Many believe that as a business or marketer you have to choose between the two giants of paid advertising - Facebook and Google. For the longest time, this is what some experts would have you believe. Recently, the battle between Facebook and Google has shown similarities to the war between Apple and Android. However, in this case, there’s no reason why you can’t invest in both Google and Facebook Ads.
Therefore, invest in both Facebook and Google if your budget and time allow, and if they would both contribute to your marketing strategy. With a cohesive strategy including both, businesses can optimize their marketing spend and enjoy increased sales, leads, visibility, exposure, reputation, and more.
Of course, we also recognize that not every company has the two resources mentioned earlier to advertise across both - time and money. You might wonder where you should spend more of your money in the coming year. It’s good to understand how Google and Facebook differ. You don’t want to invest lots of money into one platform and then realize that the other would have contributed to your goals more effectively.
In the journey to understand Facebook and Google Ads, it’s important to know the difference between paid search and paid social. Despite the existence of platforms like Bing Ads, paid search is now synonymous with Google. Millions of businesses around the world invest in paid search from Google every single year using AdWords.
For those who have advertised in this way previously, you’ll know that it centers around text-based ads and keywords. By targeting the terms that the audience uses to discover something in our niche, our ads appear at critical stages along the buying journey. Our ads appear alongside relevant content and the hope is that the user’s sense of intrigue compels them to click through.
With pay-per-click advertising, it’s perhaps not surprising to learn that companies are charged for this placement IF the user clicks through. Over time, marketers work hard to improve the performance of ads by optimizing targeting, creatives, bidding, and other aspects of a campaign.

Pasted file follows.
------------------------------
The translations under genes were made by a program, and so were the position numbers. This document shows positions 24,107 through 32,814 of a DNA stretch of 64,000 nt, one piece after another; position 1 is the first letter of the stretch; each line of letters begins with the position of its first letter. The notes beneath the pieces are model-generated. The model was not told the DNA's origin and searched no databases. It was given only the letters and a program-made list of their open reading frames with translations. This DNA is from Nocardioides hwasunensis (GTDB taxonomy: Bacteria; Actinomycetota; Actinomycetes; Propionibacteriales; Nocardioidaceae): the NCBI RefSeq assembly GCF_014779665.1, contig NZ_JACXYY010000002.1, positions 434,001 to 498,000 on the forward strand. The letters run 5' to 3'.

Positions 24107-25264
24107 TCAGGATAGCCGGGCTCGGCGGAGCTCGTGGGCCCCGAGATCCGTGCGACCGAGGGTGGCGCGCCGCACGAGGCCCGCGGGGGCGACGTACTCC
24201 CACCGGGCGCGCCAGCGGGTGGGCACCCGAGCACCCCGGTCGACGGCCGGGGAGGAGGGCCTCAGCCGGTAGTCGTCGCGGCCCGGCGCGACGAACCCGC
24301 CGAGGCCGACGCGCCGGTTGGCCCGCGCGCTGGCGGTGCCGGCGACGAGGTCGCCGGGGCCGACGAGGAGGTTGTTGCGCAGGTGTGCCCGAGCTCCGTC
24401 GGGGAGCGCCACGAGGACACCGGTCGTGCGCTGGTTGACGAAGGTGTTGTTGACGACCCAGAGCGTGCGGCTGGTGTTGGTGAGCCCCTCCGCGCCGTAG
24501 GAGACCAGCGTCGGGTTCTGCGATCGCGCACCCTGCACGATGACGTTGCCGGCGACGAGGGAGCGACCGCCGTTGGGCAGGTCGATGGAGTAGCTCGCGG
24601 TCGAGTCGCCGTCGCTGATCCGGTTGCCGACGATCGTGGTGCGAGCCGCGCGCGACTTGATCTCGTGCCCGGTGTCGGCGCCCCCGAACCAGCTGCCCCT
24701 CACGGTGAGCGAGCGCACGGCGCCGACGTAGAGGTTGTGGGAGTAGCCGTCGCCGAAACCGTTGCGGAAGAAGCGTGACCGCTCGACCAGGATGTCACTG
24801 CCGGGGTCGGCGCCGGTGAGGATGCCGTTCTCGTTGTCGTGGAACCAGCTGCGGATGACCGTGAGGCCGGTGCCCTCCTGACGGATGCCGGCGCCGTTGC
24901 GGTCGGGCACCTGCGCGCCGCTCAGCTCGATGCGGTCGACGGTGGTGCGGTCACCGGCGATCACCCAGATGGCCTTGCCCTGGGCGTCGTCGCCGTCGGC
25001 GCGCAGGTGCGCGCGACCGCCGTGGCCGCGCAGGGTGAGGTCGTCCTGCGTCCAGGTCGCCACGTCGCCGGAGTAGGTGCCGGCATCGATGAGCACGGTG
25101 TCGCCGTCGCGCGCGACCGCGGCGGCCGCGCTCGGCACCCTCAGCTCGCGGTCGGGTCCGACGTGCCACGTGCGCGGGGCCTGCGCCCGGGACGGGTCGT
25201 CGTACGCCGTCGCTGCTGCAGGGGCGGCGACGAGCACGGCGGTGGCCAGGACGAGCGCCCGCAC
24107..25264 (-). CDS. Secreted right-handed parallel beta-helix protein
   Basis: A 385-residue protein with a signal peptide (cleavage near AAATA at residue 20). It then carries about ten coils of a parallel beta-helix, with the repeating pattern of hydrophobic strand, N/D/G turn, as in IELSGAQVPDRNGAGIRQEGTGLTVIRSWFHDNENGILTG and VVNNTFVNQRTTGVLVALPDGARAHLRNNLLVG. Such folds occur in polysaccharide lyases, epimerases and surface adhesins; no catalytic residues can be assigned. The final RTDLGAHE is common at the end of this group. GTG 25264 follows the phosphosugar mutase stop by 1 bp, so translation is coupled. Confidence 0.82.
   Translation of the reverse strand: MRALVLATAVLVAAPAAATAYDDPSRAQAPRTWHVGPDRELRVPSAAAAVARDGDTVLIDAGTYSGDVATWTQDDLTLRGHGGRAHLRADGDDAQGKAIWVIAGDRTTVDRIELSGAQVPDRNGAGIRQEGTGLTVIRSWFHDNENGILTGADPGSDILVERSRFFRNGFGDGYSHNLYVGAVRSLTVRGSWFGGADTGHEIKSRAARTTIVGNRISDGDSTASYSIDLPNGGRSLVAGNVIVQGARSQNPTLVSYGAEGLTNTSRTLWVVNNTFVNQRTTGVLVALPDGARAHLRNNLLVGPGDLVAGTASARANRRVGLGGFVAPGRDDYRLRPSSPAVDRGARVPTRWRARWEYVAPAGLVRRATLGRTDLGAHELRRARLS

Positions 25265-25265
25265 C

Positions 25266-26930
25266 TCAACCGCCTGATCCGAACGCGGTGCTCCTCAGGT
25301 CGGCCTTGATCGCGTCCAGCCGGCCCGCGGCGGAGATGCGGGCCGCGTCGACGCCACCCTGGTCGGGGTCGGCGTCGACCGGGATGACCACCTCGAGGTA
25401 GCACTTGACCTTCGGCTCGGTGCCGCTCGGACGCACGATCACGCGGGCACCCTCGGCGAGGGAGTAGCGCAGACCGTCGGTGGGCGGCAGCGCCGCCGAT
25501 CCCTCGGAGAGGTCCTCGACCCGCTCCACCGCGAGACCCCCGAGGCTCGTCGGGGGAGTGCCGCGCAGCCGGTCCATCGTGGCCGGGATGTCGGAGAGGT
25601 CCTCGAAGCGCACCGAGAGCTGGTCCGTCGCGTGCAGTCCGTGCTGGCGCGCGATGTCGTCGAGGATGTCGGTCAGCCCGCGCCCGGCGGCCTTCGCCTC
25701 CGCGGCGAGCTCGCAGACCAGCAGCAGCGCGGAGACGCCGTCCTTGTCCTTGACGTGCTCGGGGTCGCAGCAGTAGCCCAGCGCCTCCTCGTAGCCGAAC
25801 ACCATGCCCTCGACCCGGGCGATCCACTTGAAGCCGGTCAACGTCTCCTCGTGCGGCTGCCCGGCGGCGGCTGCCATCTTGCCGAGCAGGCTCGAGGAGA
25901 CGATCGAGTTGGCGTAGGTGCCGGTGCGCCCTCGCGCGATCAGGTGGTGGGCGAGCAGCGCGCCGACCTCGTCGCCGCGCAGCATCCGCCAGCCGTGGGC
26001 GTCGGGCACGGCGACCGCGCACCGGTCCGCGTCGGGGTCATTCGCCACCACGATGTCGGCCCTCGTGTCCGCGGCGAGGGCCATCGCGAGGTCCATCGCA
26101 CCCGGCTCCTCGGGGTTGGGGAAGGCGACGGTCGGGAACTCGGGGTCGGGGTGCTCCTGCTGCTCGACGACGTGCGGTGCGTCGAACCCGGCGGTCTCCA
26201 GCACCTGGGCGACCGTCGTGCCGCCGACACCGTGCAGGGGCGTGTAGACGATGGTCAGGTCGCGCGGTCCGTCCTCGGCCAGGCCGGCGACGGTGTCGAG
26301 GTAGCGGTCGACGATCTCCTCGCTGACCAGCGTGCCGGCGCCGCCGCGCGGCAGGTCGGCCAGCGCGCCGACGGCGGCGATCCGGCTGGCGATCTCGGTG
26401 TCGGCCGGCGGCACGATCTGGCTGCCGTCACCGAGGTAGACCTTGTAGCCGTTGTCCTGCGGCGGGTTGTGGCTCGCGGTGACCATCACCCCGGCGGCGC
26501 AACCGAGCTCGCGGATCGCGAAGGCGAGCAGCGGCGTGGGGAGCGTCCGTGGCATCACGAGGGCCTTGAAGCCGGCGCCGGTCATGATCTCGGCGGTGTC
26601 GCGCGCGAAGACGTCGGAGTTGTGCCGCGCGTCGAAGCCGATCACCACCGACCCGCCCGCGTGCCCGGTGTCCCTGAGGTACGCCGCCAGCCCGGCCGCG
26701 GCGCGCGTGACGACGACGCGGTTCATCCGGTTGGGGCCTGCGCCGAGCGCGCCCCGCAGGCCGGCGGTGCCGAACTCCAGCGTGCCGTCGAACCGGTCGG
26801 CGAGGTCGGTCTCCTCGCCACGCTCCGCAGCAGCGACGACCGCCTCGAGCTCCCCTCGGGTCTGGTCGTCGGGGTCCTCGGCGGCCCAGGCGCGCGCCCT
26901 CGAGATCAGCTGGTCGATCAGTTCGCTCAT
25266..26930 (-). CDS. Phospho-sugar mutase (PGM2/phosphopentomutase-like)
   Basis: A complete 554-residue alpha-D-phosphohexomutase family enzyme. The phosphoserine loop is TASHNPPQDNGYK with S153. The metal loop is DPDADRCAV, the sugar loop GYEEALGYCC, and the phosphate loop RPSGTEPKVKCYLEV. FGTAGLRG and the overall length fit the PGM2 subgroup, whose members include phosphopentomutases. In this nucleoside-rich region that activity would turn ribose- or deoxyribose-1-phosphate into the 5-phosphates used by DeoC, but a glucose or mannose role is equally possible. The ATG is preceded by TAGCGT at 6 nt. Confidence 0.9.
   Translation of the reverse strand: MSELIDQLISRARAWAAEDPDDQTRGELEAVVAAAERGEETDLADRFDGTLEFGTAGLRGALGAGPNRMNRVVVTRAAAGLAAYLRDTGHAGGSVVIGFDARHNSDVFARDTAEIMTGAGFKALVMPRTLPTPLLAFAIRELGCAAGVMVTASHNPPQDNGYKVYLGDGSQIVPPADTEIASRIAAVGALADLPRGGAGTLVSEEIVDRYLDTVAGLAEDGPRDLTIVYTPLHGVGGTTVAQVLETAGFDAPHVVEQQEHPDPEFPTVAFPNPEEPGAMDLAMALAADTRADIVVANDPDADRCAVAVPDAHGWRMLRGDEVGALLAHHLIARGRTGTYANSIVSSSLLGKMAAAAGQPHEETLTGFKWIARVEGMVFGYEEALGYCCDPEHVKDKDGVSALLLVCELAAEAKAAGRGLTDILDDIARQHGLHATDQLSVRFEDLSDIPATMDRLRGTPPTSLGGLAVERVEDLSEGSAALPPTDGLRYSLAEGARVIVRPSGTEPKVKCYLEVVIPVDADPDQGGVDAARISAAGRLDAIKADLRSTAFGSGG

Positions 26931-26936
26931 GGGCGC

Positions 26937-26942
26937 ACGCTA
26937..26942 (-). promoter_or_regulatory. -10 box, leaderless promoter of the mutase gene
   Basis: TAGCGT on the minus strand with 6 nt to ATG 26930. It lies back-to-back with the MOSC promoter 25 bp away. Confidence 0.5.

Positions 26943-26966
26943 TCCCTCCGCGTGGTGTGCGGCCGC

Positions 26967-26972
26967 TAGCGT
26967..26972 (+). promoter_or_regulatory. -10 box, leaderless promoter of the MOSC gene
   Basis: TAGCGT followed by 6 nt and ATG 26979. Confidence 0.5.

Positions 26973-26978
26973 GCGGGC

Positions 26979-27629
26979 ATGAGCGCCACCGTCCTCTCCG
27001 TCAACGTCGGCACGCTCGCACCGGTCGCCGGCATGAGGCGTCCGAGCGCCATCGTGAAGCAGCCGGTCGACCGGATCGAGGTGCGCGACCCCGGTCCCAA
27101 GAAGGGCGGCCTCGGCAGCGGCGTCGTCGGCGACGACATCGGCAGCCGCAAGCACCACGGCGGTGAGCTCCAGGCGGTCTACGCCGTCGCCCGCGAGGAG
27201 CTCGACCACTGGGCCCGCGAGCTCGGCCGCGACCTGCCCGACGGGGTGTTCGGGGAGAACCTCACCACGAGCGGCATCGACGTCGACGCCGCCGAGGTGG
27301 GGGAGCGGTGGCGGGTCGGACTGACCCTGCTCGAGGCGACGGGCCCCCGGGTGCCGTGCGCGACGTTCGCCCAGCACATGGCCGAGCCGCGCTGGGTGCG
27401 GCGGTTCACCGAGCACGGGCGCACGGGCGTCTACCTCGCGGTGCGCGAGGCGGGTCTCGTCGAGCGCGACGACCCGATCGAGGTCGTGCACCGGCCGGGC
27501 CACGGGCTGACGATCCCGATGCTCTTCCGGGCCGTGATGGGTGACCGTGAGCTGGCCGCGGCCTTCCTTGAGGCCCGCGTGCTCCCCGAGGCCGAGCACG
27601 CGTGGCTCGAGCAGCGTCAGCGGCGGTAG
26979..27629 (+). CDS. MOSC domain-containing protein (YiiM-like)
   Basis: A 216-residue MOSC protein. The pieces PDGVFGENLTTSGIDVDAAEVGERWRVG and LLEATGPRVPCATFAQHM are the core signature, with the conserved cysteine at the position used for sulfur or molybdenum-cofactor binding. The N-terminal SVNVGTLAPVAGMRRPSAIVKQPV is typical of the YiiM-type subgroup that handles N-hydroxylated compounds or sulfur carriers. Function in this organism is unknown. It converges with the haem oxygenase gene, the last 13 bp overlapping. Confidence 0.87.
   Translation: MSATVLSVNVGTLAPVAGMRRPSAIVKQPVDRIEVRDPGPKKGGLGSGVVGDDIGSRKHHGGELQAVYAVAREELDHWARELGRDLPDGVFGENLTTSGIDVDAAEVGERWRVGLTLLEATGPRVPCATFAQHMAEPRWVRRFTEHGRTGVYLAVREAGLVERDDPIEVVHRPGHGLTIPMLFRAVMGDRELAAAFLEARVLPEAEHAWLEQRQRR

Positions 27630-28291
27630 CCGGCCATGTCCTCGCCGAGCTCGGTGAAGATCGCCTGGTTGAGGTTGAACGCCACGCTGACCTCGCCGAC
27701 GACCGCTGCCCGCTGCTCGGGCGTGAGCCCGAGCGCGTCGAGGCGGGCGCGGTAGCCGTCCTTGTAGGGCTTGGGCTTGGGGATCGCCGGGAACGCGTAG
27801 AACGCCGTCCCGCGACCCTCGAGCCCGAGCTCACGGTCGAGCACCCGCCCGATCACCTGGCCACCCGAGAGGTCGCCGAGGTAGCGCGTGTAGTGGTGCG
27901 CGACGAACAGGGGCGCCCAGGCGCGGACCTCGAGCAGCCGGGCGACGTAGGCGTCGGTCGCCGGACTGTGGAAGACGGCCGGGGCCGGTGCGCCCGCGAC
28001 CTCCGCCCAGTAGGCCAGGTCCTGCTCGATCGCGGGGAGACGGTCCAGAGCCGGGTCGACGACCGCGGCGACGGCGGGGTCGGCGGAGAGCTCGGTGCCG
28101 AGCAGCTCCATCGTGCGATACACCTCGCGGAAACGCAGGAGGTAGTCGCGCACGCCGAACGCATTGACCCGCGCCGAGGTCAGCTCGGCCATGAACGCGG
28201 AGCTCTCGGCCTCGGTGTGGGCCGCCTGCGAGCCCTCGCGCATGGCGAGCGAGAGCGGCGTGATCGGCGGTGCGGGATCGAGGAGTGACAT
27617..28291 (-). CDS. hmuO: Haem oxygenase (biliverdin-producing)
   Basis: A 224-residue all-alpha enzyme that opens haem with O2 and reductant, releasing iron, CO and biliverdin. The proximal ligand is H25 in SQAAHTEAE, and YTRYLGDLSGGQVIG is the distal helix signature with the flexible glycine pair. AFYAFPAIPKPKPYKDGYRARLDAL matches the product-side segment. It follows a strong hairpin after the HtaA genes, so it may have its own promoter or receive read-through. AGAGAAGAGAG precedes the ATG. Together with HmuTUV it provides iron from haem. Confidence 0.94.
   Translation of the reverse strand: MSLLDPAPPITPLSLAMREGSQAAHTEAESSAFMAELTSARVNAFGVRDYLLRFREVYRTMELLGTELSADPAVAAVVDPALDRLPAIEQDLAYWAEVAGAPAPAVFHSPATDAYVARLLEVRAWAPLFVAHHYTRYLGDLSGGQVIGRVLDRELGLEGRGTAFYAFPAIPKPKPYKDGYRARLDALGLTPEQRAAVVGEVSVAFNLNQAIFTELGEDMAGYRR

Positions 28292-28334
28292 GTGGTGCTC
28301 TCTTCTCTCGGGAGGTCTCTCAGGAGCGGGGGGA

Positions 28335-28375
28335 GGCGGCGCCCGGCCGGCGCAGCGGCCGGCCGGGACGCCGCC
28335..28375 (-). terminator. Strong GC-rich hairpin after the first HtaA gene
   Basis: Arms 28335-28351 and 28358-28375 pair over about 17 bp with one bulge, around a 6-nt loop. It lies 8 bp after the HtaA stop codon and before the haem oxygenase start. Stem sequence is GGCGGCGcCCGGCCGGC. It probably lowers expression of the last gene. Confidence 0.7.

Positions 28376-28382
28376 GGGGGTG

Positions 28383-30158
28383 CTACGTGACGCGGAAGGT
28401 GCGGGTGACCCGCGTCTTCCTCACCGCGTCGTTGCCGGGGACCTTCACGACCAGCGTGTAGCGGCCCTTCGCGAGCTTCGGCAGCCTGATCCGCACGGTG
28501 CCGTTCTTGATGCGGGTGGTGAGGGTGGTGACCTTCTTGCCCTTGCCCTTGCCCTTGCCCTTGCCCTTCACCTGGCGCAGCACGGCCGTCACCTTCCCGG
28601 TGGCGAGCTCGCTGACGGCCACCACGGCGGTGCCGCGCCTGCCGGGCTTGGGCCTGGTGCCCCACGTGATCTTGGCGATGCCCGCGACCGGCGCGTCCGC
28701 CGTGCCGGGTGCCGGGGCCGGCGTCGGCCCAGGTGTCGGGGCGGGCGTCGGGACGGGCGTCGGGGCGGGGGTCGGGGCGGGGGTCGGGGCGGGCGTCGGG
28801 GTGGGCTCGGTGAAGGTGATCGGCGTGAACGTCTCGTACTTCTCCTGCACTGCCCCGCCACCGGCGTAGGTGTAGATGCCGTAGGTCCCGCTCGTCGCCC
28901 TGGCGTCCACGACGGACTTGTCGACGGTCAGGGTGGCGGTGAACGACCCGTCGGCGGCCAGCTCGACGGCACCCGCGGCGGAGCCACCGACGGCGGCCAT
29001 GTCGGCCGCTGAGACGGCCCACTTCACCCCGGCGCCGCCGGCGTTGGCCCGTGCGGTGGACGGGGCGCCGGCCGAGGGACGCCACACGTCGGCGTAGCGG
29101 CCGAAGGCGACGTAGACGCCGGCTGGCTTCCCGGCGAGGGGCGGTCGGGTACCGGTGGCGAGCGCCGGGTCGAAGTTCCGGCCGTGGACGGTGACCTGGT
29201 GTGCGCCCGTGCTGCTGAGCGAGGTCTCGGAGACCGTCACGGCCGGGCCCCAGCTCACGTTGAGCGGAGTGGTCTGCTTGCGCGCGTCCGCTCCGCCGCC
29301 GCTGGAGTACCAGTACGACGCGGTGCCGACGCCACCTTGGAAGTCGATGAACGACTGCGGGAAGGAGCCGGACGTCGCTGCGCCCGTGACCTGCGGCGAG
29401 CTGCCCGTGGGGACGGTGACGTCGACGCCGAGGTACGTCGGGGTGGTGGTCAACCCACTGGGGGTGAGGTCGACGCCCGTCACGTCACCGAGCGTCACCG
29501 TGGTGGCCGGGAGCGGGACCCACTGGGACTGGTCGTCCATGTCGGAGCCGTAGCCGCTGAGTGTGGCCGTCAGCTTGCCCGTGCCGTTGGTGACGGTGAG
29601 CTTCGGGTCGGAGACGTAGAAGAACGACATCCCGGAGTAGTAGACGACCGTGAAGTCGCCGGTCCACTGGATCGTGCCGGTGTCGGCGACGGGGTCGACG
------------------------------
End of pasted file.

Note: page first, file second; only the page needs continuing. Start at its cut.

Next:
On the other hand, we have Facebook who is known for ‘paid social’. Again, other platforms exist in the world of paid social, but Facebook gets the most attention as the one with the most active monthly users. As of the beginning of 2021, there are around 2.8 billion (quite impressive!).
How does Facebook differ from Google? This is the crux of this guide and something we’re going to investigate. However, one of the biggest differences is that Facebook finds the right audience using specific interests and behaviors rather than keywords. It’s often said that customers find you on Facebook while you find customers on Google.
With the basics in mind, let’s explore the merits of each platform. Then, we’ll summarize the main differences to help you choose (if using both doesn’t apply to your strategy!).
You may have heard it before, and you may be tired of hearing it, but there’s no competition to the granular targeting on Facebook. The more detail people add about themselves on Facebook, the easier it becomes to target them. Since targeting is achieved through interests and hobbies, which users love to share on Facebook, this platform is great for finding people within small niches.
Depending on what you’re trying to achieve, you can even target based on milestones. Some examples include, people celebrating an engagement, a pregnancy, a new child, or an anniversary. This becomes even more powerful with lookalike audiences, a feature that helps you to find people based on similarities they have with existing customers.
Whenever you spend on advertising, you need to know that there’s a return coming somewhere. Thankfully, Facebook has many advanced features to ensure a good return on investment. Start with the sheer audience size on Facebook, add the granular targeting and ad creation tools, and you’re left with a positive ROI regardless of your budget.